BELTSVILLE -- Among all the world's female pigs, a few in Beltsville must rank among the oddest: They're making mouse's milk.
The pigs are being used to test scientists' ideas that ordinary farm animals can be genetically engineered and converted into living pharmaceutical factories. If they are successful, blood-clotting factors, anti-viral agents and other rare and expensive human proteins may someday be harvested from the milk of farm animals.
The pigs at the U.S. Department of Agriculture's reproduction laboratory were given an extra gene that makes a major mouse milk protein, called WAP for whey acidic protein. Normally WAP is found in rodents such as mice, rats and rabbits, but also in camels. Now, pigs are making milk rich in WAP, and nursing piglets don't seem to notice any difference.
"Our primary goal is to find a gene that will produce more of the product we want" in an animal's milk, said Dr. Robert J. Wall, a physiologist. "We're not necessarily hoping to use the pig to produce chocolate milk."
Dr. Wall and colleagues at Beltsville, including Dr. Lothar Hennighausen, a molecular biologist with the National Institutes of Health, speak of such pigs as an early step among many. They see animals as potential "bio-reactors," living systems that make high-value medical products that are expensive or unavailable otherwise.
If their ideas work, Dr. Wall explained, just a few engineered animals could have tremendous impact. One engineered pig, for instance, could yield enough of a blood-clotting substance -- Factor IX -- to control the bleeding of every patient in the world with a form of hemophilia called Von Willebrand's disease. Commercial milking animals -- cows, goats and sheep -- will be the prime targets for such research, he said. In addition to making medical products, they may be redesigned to improve nutritional qualities of their milk, for higher production of dairy products such as cheese or even for different kinds of milk.
According to animal reproduction physiologist George Seidel at Colorado State University, re-engineering the animal's mammary glands to produce new proteins "is an eminently solvable problem," since the mammary gland naturally secretes protein substances. "A lot of us have been talking for a long time about [producing] pharmaceuticals in milk. You can have the animal secrete many proteins such as TPA [tissue plasminogen activator], interferons or whatever."
TPA is used widely by doctors trying to dissolve blood clots in heart attack victims. Interferons are anti-viral agents made by living cells. The genes for making such proteins already have been isolated.
In their recent tests, Dr. Wall and his colleagues isolated the WAP gene from mice and then inserted the gene into pig embryos. Once the pig matured and began making milk, out came WAP.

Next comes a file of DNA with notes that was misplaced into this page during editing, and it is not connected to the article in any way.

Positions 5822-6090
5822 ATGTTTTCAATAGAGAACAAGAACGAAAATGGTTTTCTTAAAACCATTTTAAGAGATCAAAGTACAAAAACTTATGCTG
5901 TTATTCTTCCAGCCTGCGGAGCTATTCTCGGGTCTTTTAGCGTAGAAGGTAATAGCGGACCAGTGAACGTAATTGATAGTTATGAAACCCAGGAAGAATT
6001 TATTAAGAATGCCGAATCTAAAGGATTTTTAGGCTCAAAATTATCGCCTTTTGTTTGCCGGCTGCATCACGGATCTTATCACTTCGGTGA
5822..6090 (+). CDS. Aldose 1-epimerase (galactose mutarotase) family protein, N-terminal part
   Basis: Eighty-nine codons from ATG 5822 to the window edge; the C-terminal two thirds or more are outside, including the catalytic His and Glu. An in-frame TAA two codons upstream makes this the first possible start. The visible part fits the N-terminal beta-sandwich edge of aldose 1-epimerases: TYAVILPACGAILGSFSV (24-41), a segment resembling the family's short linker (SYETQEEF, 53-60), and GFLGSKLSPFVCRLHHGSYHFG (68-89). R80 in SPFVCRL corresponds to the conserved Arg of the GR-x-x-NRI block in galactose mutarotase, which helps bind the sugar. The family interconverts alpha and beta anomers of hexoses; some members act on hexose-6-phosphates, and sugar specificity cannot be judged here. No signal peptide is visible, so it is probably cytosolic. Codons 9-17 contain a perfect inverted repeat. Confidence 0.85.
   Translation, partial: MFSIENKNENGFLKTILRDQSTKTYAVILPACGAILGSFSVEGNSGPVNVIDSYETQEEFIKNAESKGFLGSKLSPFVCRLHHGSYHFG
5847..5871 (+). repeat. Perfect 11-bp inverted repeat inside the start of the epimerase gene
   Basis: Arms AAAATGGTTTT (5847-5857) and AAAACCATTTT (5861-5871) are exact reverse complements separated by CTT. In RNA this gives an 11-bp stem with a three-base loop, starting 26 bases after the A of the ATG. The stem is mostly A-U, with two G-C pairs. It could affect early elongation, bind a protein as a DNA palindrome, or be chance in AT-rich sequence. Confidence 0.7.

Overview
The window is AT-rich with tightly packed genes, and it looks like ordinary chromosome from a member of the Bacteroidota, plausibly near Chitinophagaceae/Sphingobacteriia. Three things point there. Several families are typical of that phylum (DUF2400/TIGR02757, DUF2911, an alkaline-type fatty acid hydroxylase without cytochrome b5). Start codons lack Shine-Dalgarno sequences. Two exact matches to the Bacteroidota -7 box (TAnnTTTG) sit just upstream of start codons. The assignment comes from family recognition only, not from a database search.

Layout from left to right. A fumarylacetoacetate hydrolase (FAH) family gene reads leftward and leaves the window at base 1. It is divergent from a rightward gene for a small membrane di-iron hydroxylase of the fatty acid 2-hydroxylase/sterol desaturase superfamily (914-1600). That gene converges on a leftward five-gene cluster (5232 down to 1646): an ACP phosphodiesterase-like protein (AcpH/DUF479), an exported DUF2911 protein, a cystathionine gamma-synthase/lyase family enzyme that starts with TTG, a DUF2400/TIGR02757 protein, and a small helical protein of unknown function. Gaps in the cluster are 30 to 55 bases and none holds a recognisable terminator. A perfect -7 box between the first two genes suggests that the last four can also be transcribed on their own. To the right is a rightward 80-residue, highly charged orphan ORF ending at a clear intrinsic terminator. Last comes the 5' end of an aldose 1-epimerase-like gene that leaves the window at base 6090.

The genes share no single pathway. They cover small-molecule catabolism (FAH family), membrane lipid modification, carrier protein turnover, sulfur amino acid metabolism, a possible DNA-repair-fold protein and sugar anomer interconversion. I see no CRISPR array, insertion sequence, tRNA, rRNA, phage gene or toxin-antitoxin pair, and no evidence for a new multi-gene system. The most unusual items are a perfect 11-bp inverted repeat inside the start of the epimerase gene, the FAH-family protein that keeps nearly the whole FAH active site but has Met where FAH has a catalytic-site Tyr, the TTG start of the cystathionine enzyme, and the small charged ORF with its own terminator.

The pigs at Beltsville are not the first animals engineered to produce unusual proteins in their milk. Several years ago -- at an international genetics meeting in Toronto, Canada -- Dr. John Clarke, another physiologist, announced that sheep were induced to yield an important human protein, alpha-one-antitrypsin, in their milk. Dr. Clarke works for the Agricultural and Food Research Council in Edinburgh, Scotland.
The amount of the protein produced by Dr. Clarke's sheep, however, was disappointingly small, so efforts have been focused on improving production. Now, with their genetically engineered pigs, Dr. Wall and his colleagues seem to be overcoming the same type of problem by using the mouse WAP gene to stimulate production of a different protein.
"It actually works better in the pigs than in mice," even though the gene originally came from a mouse, he said in a telephone interview. "We don't know why, but we speculate that maybe the pig is missing some controlling elements that would tone it down."
So the WAP gene seems to work harder than usual when placed in a different host such as a pig, where it may lack the controls normally found in rodents.
Use of the WAP gene is important because it is active solely in mammary gland tissue and only during lactation. As a result, it is inactive in the rest of the body's tissues and has no effect elsewhere.
Once the production barrier has been surmounted, Dr. Wall said, "there are several things we're thinking about in terms of milk. One is to increase the [amount of] casein, the primary protein for cheese production, in cow's milk. It turns out that if you can boost casein content by 20 percent, that's worth $200 million to the [U.S.] cheese industry annually."
Another possibility, Dr. Wall said, would be to "try to make cow's milk emulate human breast milk more closely. The two [kinds of milk] have about the same components, but the ratios of these are different. In cow's milk lactoferrin is very low, but it's high in human breast milk."
Lactoferrin is special, he said, because "it has several very interesting properties. It binds iron for a living. And that characteristic makes lactoferrin a bacteriostat. The bugs [bacteria] need iron to grow, so it binds up the iron and inhibits bacterial growth."
"Another change we're anticipating is to reduce the content of lactose," the milk sugar in cow's milk, he said. "If you're an ice cream eater, that's important because the lactose in milk causes it to freeze with crystals in it. Premium ice cream makers add enzymes to break down the lactose before freezing."
More important, however, he said, is the fact that "lactose is the molecule in milk that about 80 percent" of the world's adults "are intolerant to. So by reducing or eliminating lactose we may open the market for more adults to drink milk."
If the milk-based system works as hoped, Dr. Wall and his colleagues wrote in the Proceedings of the National Academy of Sciences, just "one sow could satisfy current world demand for clotting Factor IX."